What happened next is what really made the sparks fly. You turned to face me, our eyes met, and then you pulled down your pants. Right in the middle of a fucking Family Mart. But you didn’t stop there – you removed your panties as well, and then proceeded to urinate all over the receipt bin attached to the front of the cash machine. You attempted to get everything into the bin, but you have terrible aim because you don’t have a wiener, and it wouldn’t be long before you were sloshing around in a puddle of your own piss.

When other customers caught wind of what you were doing, they ran. But not me. I waited for you and I always will. Once the job was finished (…) you pulled up your pants and exited without a word, leaving me with nothing to remember you by but a massive puddle of pee.”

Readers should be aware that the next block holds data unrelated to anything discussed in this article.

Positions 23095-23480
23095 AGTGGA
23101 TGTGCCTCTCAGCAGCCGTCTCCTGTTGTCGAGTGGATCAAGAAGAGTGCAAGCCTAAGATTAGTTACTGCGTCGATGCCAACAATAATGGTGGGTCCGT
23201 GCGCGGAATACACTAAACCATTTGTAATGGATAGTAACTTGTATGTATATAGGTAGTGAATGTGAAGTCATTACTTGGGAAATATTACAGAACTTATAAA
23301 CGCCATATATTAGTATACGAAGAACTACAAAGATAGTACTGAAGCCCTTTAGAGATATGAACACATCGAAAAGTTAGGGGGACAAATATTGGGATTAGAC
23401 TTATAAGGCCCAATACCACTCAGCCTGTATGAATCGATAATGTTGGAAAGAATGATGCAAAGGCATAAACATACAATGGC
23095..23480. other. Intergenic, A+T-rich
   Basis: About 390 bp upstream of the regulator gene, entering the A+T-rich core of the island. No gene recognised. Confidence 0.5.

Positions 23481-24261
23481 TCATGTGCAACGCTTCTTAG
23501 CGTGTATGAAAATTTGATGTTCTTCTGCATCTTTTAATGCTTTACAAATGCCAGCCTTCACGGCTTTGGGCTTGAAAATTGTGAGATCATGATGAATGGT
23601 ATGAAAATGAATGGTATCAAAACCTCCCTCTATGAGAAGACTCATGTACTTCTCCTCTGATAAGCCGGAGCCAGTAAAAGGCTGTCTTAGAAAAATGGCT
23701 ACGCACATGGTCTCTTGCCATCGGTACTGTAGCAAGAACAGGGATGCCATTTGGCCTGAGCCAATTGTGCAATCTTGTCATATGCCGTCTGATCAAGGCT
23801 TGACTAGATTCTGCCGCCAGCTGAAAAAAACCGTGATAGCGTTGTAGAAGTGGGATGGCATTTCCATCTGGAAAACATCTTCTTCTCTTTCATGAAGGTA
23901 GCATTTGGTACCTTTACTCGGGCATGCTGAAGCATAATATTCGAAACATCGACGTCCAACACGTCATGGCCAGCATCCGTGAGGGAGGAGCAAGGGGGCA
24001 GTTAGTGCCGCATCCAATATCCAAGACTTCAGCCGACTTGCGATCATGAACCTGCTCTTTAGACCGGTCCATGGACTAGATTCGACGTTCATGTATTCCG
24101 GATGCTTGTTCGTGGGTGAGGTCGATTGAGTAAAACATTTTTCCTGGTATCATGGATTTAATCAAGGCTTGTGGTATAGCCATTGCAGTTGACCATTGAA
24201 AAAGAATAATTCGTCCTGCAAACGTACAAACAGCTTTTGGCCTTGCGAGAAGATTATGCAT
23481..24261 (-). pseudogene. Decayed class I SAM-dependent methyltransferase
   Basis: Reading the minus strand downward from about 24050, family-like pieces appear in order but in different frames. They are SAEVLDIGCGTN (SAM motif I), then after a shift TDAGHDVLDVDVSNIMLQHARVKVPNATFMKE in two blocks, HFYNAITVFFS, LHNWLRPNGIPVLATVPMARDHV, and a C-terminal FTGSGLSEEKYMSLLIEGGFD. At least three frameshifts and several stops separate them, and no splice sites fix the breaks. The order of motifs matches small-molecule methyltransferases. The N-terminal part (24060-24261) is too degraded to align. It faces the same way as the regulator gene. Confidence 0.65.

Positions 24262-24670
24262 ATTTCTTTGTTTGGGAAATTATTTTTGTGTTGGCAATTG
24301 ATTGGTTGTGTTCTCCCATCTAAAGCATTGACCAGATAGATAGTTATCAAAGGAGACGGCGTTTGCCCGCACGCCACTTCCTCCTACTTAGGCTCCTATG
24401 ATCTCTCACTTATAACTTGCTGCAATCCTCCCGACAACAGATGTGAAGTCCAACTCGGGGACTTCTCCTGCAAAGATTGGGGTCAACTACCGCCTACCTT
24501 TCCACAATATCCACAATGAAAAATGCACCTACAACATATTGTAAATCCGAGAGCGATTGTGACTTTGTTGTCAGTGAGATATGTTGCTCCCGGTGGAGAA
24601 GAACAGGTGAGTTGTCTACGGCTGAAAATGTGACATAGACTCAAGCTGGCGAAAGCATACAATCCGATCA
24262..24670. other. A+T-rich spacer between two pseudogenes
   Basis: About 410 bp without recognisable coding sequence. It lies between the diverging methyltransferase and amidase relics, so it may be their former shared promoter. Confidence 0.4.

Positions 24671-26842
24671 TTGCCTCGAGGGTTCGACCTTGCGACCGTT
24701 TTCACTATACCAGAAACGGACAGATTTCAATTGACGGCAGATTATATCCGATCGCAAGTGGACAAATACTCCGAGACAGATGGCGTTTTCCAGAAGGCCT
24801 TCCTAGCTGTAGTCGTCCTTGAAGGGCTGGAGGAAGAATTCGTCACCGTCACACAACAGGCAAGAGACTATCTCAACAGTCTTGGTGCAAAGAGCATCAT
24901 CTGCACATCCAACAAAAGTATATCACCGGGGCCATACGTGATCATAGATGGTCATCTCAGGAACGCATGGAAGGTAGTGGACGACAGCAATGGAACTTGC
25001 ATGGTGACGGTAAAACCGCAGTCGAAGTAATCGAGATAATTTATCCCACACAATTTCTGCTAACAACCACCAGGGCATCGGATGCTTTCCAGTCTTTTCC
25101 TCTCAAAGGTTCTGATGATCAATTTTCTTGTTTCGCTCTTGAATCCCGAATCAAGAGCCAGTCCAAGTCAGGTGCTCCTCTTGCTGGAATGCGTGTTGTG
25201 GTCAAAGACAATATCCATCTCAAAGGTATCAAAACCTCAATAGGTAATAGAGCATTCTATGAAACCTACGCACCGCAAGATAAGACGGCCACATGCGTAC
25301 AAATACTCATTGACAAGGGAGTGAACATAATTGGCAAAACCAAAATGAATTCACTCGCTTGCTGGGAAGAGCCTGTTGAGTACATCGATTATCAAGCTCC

As the FamilyMart video is making its rounds on Sina Weibo, not everybody thinks the woman is completely crazy. “She is actually kinda cool. I like her,” one netizen writes.

– By Manya Koetse

©2016 Whatsonweibo. All rights reserved. Do not reproduce our content without permission – you can contact us at info@whatsonweibo.com.

Manya Koetse is the editor-in-chief of www.whatsonweibo.com. She is a writer and consultant (Sinologist, MPhil) on social trends in China, with a focus on social media and digital developments, popular culture, and gender issues. Contact at manya@whatsonweibo.com, or follow on Twitter.

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China Fashion & Beauty